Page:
I recently ran across this shirt, and couldn't pass it up. What I found fascinating is the fabric, which is an adaptation of a 1903 Wizard of Oz poster. The main characters are seen in the poppy field, surrounded by the deadly flowers. I love the fact that someone took the time to rework what would have been a fairly obscure image into a printed fabric! As you can see by comparing to the picture of the original poster below, some extraneous characters were dropped, and a bit of rearranging was done.

This possibly dates from the 1970's or so - there's no real indication other than an original price of $2.98 (marked down to $1!). There seems to have been far more variety in the presentation of Oz characters prior to the 1980's and the 50th anniversary of the MGM film. The appearance of Dorothy and friends as seen in the film became the norm on merchandise - it's refreshing to see something a bit different.

Monday, September 5, 2011

An Interview with Baum

L. Frank Baum was clearly a master of self promotion, and of the "story that suits the moment" style of interview. Consequently, I tend to take most of his statements with a large grain of salt. A fun example of this is an article published in the August 1909 issue of The Theatre magazine. Titled L. Frank Baum and His New Plays, this interview covers Baum's then-current theatrical projects, none of which were to make it to fruition.

According to this article - and this all sounds very optimistic, as the descriptions of the various projects are very vague for shows opening in a month or two - the fall season was to see a comic opera titled The Pipes o' Pan, an extravaganza titled either Ozma of Oz or The Rainbow's Daughter, and the opening of a new Children's Theatre in New York. Another comic opera, possibly titled Peter and Paul, was being written for Montgomery & Stone. Both this piece and the coming Ozma of Oz were said to be starring Montgomery & Stone, so there would seem to be a conflict!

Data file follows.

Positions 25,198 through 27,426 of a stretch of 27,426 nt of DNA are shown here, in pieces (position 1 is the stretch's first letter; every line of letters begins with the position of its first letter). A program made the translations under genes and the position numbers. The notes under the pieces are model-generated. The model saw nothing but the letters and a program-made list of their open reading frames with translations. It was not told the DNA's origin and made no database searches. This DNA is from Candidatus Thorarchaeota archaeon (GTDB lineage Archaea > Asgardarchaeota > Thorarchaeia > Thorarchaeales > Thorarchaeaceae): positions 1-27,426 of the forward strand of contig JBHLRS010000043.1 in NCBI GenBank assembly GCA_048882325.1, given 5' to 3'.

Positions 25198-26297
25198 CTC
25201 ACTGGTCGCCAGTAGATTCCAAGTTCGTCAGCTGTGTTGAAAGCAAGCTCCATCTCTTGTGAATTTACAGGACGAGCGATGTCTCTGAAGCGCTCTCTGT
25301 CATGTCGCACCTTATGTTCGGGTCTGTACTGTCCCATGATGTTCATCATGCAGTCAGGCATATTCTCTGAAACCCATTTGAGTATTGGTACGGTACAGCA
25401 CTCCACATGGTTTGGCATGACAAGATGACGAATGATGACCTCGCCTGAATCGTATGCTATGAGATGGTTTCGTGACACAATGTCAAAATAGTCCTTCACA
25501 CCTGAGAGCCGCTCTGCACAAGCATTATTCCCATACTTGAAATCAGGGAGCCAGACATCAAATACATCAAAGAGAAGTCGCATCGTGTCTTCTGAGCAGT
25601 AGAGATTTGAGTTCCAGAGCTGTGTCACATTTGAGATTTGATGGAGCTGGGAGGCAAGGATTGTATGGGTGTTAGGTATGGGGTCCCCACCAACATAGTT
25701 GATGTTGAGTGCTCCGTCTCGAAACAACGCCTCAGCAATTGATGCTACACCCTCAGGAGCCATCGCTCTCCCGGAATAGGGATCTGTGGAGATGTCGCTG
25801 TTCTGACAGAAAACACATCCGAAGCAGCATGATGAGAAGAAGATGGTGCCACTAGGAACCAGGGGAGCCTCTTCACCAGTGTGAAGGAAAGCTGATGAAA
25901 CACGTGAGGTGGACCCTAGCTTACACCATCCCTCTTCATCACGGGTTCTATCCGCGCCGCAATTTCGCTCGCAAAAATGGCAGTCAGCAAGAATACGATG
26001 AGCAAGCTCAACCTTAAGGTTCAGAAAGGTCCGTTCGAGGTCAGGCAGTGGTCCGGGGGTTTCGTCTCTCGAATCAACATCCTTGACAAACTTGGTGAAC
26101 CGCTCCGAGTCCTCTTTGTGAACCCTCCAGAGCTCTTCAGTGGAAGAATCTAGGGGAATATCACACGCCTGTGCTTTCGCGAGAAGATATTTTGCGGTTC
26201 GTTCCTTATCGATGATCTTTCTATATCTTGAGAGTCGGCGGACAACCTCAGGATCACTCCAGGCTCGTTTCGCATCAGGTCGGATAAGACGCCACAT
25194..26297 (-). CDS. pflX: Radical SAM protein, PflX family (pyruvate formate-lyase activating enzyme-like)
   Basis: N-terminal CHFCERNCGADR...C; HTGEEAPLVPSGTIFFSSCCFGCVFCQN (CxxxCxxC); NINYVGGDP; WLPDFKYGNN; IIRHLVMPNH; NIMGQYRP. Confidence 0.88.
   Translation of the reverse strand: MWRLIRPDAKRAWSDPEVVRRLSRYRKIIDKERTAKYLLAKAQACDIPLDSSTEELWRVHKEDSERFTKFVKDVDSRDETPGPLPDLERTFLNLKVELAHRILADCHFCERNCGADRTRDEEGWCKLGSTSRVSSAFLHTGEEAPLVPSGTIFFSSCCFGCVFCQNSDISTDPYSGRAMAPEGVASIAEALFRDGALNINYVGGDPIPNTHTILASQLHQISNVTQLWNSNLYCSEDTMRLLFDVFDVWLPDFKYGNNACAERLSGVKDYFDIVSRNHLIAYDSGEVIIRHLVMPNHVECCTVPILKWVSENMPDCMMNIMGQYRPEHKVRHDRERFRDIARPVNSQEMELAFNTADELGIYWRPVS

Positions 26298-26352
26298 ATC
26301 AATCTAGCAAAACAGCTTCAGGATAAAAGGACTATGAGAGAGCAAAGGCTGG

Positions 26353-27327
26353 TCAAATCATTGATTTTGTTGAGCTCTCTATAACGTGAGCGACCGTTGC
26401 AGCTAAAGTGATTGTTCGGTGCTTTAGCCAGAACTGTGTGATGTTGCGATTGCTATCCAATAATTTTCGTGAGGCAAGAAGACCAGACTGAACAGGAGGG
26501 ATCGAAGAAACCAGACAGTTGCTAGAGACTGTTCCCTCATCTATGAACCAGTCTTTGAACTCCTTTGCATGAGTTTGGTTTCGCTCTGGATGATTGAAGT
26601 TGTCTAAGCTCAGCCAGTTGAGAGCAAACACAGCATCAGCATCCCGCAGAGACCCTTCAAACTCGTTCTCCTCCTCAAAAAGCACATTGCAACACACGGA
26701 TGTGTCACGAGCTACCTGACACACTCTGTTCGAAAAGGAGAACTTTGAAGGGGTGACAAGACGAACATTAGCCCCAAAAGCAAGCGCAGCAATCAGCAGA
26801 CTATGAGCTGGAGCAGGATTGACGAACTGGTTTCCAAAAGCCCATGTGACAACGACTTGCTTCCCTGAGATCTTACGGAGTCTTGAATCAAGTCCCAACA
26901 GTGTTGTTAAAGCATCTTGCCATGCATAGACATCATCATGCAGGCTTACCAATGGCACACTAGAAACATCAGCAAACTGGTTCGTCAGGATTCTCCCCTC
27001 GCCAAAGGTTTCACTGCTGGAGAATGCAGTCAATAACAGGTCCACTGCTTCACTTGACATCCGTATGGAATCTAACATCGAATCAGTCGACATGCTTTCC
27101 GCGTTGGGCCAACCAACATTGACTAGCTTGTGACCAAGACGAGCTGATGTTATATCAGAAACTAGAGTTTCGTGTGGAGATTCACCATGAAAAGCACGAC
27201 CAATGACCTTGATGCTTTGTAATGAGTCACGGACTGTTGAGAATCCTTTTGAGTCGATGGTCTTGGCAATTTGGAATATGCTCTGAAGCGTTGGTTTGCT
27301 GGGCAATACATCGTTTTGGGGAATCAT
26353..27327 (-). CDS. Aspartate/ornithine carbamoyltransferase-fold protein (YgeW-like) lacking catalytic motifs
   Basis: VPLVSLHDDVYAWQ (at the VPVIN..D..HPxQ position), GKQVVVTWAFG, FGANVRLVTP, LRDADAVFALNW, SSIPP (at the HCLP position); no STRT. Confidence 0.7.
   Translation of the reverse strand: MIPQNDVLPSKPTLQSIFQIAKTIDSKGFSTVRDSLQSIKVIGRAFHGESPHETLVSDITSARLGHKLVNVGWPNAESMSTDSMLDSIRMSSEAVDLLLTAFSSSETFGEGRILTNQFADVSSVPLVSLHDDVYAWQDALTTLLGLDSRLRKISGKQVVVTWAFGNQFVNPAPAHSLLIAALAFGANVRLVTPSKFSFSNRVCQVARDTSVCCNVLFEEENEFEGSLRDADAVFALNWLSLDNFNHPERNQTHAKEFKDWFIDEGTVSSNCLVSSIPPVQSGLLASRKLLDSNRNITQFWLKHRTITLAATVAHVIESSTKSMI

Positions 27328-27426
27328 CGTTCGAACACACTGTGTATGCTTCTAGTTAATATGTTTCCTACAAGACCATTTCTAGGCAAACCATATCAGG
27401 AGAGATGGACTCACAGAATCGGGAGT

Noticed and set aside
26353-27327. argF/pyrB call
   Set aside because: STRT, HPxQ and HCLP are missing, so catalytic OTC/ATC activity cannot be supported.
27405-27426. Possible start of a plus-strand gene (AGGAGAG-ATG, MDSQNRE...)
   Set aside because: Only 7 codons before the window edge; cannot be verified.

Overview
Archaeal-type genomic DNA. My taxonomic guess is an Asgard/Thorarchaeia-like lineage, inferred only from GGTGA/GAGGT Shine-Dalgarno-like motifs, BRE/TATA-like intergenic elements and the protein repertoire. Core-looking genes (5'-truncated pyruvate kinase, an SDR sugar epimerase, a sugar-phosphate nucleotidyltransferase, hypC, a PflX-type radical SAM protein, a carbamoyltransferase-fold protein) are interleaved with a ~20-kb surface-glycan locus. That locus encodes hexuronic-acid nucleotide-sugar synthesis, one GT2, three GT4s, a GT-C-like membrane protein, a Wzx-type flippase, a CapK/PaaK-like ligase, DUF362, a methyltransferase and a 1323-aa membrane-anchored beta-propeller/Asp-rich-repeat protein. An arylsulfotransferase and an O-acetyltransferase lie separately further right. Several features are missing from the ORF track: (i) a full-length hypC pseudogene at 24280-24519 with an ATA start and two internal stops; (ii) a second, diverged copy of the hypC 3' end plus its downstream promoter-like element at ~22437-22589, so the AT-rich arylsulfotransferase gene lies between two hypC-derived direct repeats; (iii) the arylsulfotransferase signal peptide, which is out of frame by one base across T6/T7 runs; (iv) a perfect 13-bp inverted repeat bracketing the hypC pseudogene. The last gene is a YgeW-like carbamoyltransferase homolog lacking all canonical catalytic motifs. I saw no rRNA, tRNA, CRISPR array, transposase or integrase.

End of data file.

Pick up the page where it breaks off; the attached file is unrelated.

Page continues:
Ozma of Oz did finally see production in 1913 as The Tik-Tok Man of Oz, which played in Los Angeles and toured. However this is not quite the same show described in the article - for one thing, a different composer wrote the music, and Montgomery & Stone were nowhere to be seen.

Baum does discuss Oz as well. He manages to add a year to the run of The Wizard of Oz - the show started in Chicago in 1902, and here in 1909 Baum states that it has been running 8 years. At the time of the interview, Baum also mentions that he is working on The Road to Oz, and that there will be only one more Oz book.


But the part I like best about this article, is the correction that the magazine had to publish in the next issue! While talking about the possible Peter and Paul production, Baum mentions that the music is being written by Arthur Pryor, the famous trombonist who played with John Phillip Sousa's band. Baum is quoted as attributing the success of Sousa to Pryor, something which apparently did not go down well. In the next issue of the magazine a correction was published, including a letter from Pryor expressing his astonishment at Baum's statement. The magazine wrote to Baum for an explanation, but there doesn't seem to have been a reply....perhaps this contributed to the non-existence of the Peter & Paul show!

The full article can be read here, on the Hungry Tiger Press website.